I was spoiled growing up in Atlanta, where even the houses downtown had ample front and back yards lush with dark, moist dirt throughout long, hot, and rainy growing seasons. I didn’t realize how lucky I was until moving to San Francisco, where, from cramped studio to over-crowded apartment to industrial (and slightly illegal) downtown warehouse, gardening became a bit of a quandry. How can one grow healthy and organic produce when all you have is a windowsill, a small balcony, or semi-dangerous rooftop? Would growing in such conditions be worth it?
Stubbornly, I decided to make it work one seasonably warm San Francisco spring. I had about 4 square feet of usable space, which I filled with random terracotta pots and cedar window boxes I found at a local scrap store. You can understand my dismay when, excitedly standing in front of the wall of seed packets at the local nursery, I read that each chard or kale plant needed around 1 square foot to grow to maturity.
What’s the point of container growing if you only get one chard plant per pot?
I decided to buy the seeds anyway and, getting home, placed one seed in the center of my containers. The seeds looked so lonely! With each seed packet costing around 3$, the idea of letting them sit under the sink for another year seemed stupid. So, I rashly emptied all the seeds from the packet into every square inch of soil, lightly covered them, and tossed the packets, along with their unread detailed directions, in the recycling bin.
Anyone who has attempted to grow their own food from seed knows the importance of thinning. But as the cute little twin-leaved sprouts came poking through the soil, I found it tough to end their lives so abruptly. They were struggling and surviving against all odds, and yet I knew mature plants need their space to grow healthy roots, strong stems, and energy-producing leaves. I just couldn’t kill them. They were my babies. My friends. So I let them grow, and as each plant got bigger, I would notice a straggler, or a crooked sprout, or a tiny seedling encroaching on a bigger neighbor’s toes. I’d snip them off at the soil level (to not disturb the roots of the sprouts I wanted to keep) and go about my business.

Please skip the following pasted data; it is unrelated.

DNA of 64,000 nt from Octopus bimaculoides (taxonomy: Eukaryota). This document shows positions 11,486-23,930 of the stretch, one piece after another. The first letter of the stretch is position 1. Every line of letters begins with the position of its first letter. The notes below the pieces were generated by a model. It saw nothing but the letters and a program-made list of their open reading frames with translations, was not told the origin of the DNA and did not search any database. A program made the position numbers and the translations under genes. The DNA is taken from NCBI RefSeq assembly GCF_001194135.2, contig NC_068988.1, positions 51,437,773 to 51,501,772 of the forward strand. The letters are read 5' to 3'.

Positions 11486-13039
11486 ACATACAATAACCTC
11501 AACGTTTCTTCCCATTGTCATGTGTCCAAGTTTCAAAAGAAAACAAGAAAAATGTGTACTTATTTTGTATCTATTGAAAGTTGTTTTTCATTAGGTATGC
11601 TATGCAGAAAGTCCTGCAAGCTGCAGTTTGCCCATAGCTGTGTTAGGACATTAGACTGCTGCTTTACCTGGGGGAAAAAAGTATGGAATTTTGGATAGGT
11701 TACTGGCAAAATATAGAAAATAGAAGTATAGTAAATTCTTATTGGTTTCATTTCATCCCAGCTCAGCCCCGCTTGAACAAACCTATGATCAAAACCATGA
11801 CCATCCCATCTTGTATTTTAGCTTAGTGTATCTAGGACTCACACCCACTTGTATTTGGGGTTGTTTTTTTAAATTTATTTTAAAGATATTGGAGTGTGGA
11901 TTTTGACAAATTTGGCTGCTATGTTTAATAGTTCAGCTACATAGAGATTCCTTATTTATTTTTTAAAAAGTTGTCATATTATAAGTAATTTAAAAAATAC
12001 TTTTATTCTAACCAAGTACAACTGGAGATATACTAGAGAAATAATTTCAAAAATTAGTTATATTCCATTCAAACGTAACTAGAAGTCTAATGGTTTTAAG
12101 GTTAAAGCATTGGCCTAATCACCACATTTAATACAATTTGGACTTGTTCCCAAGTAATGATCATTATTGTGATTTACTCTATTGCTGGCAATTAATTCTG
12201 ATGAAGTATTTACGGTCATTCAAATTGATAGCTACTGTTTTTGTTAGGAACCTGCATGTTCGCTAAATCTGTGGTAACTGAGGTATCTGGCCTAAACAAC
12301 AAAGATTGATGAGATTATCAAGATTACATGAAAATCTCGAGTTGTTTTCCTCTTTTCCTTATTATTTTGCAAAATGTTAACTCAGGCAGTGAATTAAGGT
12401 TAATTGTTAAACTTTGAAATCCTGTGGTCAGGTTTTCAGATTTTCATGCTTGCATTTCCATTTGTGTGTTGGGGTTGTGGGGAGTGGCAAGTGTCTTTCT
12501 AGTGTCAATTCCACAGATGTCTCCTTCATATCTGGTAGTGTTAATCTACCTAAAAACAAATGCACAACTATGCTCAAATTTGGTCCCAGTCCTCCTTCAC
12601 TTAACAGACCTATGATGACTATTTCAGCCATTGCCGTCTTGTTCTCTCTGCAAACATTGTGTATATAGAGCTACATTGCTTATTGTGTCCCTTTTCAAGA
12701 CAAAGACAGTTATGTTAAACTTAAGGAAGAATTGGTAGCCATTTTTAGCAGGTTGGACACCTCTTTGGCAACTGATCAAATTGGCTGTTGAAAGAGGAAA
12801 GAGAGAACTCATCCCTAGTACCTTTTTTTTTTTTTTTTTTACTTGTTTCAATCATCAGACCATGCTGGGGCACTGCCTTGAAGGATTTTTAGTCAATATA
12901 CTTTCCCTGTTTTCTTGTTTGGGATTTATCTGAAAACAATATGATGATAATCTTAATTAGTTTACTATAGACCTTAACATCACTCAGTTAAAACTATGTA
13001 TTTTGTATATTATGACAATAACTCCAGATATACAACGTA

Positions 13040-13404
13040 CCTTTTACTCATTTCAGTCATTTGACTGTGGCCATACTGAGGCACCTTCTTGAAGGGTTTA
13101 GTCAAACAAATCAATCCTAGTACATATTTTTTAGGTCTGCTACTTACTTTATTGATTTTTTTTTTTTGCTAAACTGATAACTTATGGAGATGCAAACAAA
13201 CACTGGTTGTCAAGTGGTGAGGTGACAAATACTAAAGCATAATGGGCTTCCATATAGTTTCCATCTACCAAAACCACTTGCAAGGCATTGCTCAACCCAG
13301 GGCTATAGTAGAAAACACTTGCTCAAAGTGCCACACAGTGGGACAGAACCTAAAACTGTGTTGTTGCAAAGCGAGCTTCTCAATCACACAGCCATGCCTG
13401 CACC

Soon, I had 4 square feet of bushy, baby-leafed greens. Sure, having four strong, mature plants would have given me grocery-store sized leaves, but after one or two harvests, your balcony greens would be done! My baby greens, although never reaching full height, could be harvested continuously once they started leafing out. I learned that greens are not picky about overcrowding (like some fruit-based veggies are), and as long as your containers are well-draining and get plenty of sun, you can have a weekly supply of freshly grown chard and kale to add to your meals: even on the 20th floor of a high rise! Plus, the smaller and younger leaves of kale and chard are more tender and sweeter than the huge fronds most people see at the market.
So try it out! All you urban dwellers have no excuse. Buy some seed packets, put out some containers, fill them with a mixture of soil, compost, and perlite, and throw some seeds around! You don’t need to be an expert to grow your own food. As my friends and I like to say, “It’s so local, it’s lazy!”
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